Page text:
Quake consists of four difficulty modes – Easy, Normal, Hard, and Nightmare which is hidden in the hub world. From the hub world you can access each episode via teleporters and each episode consists of about seven or eight levels each, including one secret level. After you complete an episode, access to that episode in the hub world is blocked off and after completing all episodes, a new passage opens up that takes you to the final boss. Just like Wolfenstein 3D and Doom that came before it, the story in Quake is not really shoved in your face and the only story elements that do exist come in the form of text that appears after completing the last level in each episode. Because of Quake’s unique theme and aesthetic, it’s not really clear as to what the hell is going on. In Wolfenstein 3D and Doom it was a bit more obvious. Wolfenstein 3D revolves around B.J. Blazkowicz escaping castle Wolfenstein and stopping the Nazi regime. In Doom you need to stop the forces of Hell. These are relatively simple stories of good versus evil. Quake’s story is also like this but the game, itself, is inspired by dark fantasy influences, including that of H.P. Lovecraft. His name seems to come up often in the gaming community but I’m really not too familiar with Lovecraft’s work other than what I’ve seen in games. From what I’ve researched, you play as a protagonist known as Ranger and he is sent to stop an enemy known as “Quake”. Apparently Quake connected its own teleportation system with ours and sent death squads to the human dimension. The Ranger’s goal is to collect four magic runes which can be acquired in the last levels of each episode. These runes are the key to stopping Quake and ending the invasion. The first mission pack, Scourge of Armagon, consists of three episodes, with seventeen new levels. There is no hub world so you play through each episode sequentially. I think you’re playing as the same protagonist from the base game and you need to stop Armagon, a general of Quake’s forces, from invading Earth. The second mission pack, Dissolution of Eternity, brings along a new hub world, and includes two new episodes, with fifteen levels total. Apparently, the story here takes place directly after the first mission pack’s story. The protagonist wants to stop Quake once and for all and enters the dark realms to do so. The third mission pack, otherwise known as Episode 5: Dimension of the Past, doesn’t seem to have a story but does consist of ten new levels and from what I’ve researched, it takes place between the main game and the other mission packs. Honestly, the storyline feels very similar to Doom with a new coat of paint. All of the same core story elements that are in Doom can be found here. I’m guessing the Ranger is some kind of military soldier, teleportation goes horribly wrong, and you need to stop an evil force from invading. So if you’ve played Doom, that should sound pretty familiar. With that said, the story has kind of a “been there, done that” feel to it, but like many games from that era, the story is not the focus and, in fact, the story in Quake feels more irrelevant than anything. For all I know there could be even more backstory and lore that requires more research to uncover but I guess even id Software didn’t care all that much about the story since the sequels ended up being completely unrelated to the original game. John Romero was the lead designer for the original Quake so I guess after his departure, John Carmack and the rest of the team decided it was best to go a different way with future titles. But you can’t deny that the original Quake is the standout of the series mainly because of its aesthetic. Even to this day, I can’t think of any games that even resemble or come close to what Quake was able to capture in terms of theme and atmosphere, making it a truly unique experience.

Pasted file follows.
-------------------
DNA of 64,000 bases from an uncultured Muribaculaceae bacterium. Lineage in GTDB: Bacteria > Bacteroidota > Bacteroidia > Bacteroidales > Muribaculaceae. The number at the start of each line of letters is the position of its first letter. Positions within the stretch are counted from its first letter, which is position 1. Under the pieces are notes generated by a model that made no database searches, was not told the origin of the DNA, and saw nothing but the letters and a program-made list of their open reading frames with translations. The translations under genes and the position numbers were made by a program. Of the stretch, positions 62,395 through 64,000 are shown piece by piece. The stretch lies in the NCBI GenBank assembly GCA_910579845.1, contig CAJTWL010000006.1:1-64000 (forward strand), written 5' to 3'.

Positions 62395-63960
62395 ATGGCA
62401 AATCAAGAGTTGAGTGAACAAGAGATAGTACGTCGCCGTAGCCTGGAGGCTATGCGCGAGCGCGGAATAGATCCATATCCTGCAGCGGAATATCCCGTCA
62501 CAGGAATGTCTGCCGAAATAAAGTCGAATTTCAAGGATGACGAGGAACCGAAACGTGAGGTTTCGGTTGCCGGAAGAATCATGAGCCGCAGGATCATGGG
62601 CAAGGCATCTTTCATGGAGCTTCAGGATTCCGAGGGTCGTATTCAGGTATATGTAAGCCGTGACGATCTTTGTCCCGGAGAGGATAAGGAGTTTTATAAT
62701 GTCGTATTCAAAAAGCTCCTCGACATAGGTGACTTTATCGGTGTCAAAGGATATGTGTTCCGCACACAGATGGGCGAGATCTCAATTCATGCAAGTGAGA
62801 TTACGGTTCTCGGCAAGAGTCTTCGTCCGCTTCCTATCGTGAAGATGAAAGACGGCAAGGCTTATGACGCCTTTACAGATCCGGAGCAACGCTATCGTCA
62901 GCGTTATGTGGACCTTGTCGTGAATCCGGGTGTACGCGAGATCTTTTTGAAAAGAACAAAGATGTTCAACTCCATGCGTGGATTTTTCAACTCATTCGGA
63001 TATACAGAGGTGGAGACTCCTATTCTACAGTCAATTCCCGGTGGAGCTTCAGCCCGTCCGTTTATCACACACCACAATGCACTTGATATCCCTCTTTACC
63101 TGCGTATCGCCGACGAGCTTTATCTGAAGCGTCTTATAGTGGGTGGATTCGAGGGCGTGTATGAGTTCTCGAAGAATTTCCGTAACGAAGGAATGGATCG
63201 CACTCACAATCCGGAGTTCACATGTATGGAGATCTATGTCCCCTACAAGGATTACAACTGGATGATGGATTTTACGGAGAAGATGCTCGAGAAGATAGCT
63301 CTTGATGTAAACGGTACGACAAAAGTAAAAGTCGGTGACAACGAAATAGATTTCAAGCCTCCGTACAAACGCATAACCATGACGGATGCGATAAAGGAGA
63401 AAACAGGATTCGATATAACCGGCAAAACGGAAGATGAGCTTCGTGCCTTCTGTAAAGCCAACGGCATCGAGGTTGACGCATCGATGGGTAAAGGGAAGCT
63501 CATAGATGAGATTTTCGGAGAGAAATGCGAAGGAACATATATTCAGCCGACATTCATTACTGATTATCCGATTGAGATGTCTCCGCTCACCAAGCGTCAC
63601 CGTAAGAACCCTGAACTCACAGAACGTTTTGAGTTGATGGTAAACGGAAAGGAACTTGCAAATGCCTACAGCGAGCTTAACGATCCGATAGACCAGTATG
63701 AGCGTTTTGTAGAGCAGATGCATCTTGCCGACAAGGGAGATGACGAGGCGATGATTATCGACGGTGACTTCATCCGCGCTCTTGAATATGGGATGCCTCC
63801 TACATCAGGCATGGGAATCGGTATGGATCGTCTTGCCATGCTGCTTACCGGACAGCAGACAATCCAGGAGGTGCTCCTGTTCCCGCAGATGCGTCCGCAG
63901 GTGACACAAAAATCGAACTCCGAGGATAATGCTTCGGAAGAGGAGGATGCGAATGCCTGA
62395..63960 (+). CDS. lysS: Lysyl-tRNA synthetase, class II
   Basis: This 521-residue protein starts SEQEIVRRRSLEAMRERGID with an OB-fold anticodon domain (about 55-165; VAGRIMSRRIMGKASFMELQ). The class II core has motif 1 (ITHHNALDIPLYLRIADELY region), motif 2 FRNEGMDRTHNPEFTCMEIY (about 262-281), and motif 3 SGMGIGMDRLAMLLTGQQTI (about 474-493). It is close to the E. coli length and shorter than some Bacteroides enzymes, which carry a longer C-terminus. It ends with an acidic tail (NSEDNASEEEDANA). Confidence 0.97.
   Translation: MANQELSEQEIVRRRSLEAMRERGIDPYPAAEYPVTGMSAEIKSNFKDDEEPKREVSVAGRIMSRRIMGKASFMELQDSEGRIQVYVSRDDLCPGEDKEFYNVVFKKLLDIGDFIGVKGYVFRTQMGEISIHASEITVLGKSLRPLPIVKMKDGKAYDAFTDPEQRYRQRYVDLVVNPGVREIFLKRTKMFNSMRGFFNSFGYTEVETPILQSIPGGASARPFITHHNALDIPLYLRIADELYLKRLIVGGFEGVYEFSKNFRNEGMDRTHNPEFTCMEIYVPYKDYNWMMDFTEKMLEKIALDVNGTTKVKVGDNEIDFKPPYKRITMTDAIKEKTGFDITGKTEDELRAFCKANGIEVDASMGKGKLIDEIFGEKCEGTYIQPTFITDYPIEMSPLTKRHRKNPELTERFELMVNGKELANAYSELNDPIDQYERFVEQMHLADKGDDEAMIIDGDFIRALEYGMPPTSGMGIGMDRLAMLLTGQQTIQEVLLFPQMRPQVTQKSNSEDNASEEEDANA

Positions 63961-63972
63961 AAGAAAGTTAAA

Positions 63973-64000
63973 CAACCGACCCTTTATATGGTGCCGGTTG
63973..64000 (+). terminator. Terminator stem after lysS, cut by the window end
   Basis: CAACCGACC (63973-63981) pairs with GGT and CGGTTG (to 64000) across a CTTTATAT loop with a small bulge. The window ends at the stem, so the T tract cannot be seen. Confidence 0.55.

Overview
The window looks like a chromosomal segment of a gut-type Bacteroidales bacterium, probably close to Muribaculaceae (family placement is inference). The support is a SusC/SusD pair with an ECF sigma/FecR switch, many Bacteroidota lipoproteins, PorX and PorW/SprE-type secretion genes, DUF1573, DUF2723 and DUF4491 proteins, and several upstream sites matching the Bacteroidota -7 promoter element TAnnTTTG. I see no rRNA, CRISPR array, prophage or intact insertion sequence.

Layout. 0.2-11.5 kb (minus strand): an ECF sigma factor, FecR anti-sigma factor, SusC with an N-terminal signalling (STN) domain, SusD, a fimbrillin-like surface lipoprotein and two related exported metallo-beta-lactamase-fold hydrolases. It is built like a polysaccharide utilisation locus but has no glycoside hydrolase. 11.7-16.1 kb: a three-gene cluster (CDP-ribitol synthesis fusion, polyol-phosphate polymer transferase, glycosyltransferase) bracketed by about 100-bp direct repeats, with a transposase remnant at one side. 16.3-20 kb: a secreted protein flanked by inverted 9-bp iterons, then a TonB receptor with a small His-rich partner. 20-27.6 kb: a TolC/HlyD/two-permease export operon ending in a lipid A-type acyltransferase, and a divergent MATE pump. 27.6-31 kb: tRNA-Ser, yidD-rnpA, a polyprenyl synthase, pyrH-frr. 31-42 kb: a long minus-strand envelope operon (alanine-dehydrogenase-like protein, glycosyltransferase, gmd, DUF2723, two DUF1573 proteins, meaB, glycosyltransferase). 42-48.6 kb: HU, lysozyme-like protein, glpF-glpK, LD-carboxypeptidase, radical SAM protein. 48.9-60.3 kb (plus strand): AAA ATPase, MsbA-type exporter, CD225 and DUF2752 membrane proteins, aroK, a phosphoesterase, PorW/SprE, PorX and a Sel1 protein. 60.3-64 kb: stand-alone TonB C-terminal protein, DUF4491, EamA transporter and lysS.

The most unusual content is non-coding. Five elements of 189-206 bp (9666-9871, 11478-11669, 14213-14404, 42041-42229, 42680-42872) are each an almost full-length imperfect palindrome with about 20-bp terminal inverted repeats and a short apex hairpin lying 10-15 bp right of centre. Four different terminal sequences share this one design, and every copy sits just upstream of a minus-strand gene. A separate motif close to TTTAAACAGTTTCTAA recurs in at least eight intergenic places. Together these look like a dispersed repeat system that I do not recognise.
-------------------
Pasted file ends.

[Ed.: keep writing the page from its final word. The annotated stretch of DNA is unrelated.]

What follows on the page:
Many of the weapons in Quake are unique but several are what I’ll call traditional. You start out with an axe and a standard pump action shotgun. Eventually you’ll acquire the double-barreled shotgun which is usually my go-to weapon. The grenade launcher and rocket launcher are pretty self explanatory. Although, I don’t like the fact that both launchers use rocket ammo. Because apparently grenades are rockets now. The unique weapons include a nailgun which fires nails from two barrels and then there’s the super nailgun with four barrels that rotate and rapidly fire with precise accuracy. The super nailgun also consumes two nails with every shot. Basically the nailgun acts like a machine gun and the super nail gun acts like a chaingun. Finally there’s the Thunderbolt which fires a stream of electricity followed by the sound of booming thunder and is the most powerful weapon in the game. I would consider Quake to be an “explosion-fest” shooter because if you’re not using the grenade or rocket launcher much of the time, you can easily get overwhelmed, especially in later levels, and several enemies fire explosive projectiles. Luckily, there’s plenty of ammo, health, and armor scattered around the levels and there’s even power-ups to collect. The Scourge of Armagon mission pack adds three new weapons. The laser cannon fires two lasers per shot and the lasers will bounce off surfaces. It’s a very deadly weapon and it’s one of my favorites just because it feels satisfying to use. The proximity launcher is a reskin of the grenade launcher and fires proximity mines that explode when you or an enemy get close to them. And this weapon, too, shares ammo with the rocket launcher for some reason. Finally, there’s the Mjolnir, a large hammer that emits lighting upon impact provided you have fifteen cells. Now there’s really no new weapons in Dissolution of Eternity, but instead, several of the existing weapons get what I’ll call “upgraded” with an alternate fire mode. The nailguns can fire lava nails which obviously do more damage than the standard nails. The grenade launcher can fire a grenade that breaks into smaller grenades upon impact and the rocket launcher can fire multiple rockets at once, making it easy to take out most enemies very quickly. The Thunderbolt can double as a plasma gun that fires a giant plasma shot that will decimate most enemies in seconds. All of the weapons do serve a purpose and some weapons are better for specific enemies. The only weapon I find myself never using often is the axe. Melee combat just won’t work in a game like this.